The Internal Struggle With Turning 23


In Reality Bites, Winona Ryder’s Lelaina lamented, “I was really going to be somebody by the time I was 23.” She’s not the only one who feels like a failure for being still short of extraordinary at this ripe age. I, too, felt panic set in when I turned 23 without a book deal, a marriage proposal, or even my own place. Before you brush us off as entitled brats, consider these: S. E. Hinton wrote The Outsiders when she was sixteen. Joan of Arc fought in the siege of Orleans when she was seventeen. LeBron James was drafted to the NBA with the first overall pick when he was eighteen.

“This world demands the qualities of youth,” Robert Kennedy once said. Success at a young age must be so sweet. But when you’re twenty-three, it’s more like, it’s now or never. Time is running out. You’re screwed if you have a dead-end job; you’re even more screwed if you don’t have a job.

Either way, you’re stuck in a rut. When I confessed these fears to a friend, she presented a theory: If you have either a great career or the love of your life by the time you’re thirty, you still have a shot. If you’re still working at the corner deli and going on blind dates, Hell, you might as well give up there and then.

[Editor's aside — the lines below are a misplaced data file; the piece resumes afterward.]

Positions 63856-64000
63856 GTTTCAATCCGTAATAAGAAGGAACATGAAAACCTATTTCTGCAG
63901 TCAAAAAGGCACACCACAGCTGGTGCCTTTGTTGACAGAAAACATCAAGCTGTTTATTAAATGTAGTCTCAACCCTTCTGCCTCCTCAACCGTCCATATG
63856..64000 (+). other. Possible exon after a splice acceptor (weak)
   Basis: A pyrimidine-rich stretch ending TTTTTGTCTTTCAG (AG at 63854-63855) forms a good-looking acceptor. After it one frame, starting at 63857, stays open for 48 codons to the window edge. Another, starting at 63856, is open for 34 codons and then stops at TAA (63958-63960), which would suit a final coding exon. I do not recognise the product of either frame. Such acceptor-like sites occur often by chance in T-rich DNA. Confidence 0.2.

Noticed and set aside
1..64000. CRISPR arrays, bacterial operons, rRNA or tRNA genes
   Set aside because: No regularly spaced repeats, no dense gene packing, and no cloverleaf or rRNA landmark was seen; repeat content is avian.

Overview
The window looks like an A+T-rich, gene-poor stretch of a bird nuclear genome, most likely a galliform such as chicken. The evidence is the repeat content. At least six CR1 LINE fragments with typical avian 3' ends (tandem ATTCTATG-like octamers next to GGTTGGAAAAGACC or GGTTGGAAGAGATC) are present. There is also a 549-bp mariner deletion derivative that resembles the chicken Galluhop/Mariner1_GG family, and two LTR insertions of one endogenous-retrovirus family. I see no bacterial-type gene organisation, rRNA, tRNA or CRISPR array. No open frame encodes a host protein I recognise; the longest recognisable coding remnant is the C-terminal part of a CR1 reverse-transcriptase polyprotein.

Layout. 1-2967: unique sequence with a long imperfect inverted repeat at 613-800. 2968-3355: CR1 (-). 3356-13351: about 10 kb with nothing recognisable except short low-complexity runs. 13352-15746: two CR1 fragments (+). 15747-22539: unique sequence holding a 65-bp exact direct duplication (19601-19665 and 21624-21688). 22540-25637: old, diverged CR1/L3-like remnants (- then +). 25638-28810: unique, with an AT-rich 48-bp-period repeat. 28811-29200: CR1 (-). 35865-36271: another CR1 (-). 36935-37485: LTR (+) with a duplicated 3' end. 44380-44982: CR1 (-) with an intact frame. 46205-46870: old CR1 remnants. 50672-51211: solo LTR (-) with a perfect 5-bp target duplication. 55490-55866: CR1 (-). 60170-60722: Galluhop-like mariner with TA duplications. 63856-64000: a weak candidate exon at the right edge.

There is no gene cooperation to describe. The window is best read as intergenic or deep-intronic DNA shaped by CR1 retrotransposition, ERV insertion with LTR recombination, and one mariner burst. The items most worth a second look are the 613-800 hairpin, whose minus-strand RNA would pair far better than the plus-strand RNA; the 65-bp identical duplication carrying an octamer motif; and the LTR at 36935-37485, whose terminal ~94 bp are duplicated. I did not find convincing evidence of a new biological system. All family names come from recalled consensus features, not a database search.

With just seven years between me and the rest of my life, I found asking myself the following questions useful: Is this the career for me? Probably not. Maybe I should quit my job. Is he The One? Definitely not. I should stop wasting my time. Is this the best I can do? Is it? Oh, I can do better. And the inevitable: is this all there is? Please, God, no.

But is it really that black and white? There are more than seven billion people in this world. Surely not all our lives are meant to be that exciting, and success, if it can be measured, is so subjective. Moreover, being ordinary is not a curse. The real misfortune lies in the delusions of grandeur we continue to harbor. We dread the complacency of adulthood even as we yearn for it. Maybe it’s because the cubicle and, a few years down the road,
the corner office come hand in hand with the inevitable narrowing of our life choices. At your job at the bank, or the insurance company, or the marketing agency, you wonder: Can I still change the world one day? Most likely, we become a poor man’s Ulysses: to strive, to seek, not to find, and ultimately, to yield.

The question, then, is: how do we wrest meaning from the mundane? I wish I know the answer to that. To live in the moment, to find beauty in everyday life, to love and be loved — the list goes on. These are usually easier said than done. What we sometimes forget is just how small we are and how small our lives are in the scheme of things. Our hopes and
dreams may feel as big as the stars but they pale considerably in comparison. And that’s okay.

We are so young, and we still have so much time to learn. At thirteen or fifteen, twenty-three felt like the be all end all, not to mention a lifetime away. Now that it’s here, it’s only the beginning. I’m not saying you shouldn’t strive for greatness, but maybe, just maybe, the only person you have to be when you’re 23 is yourself.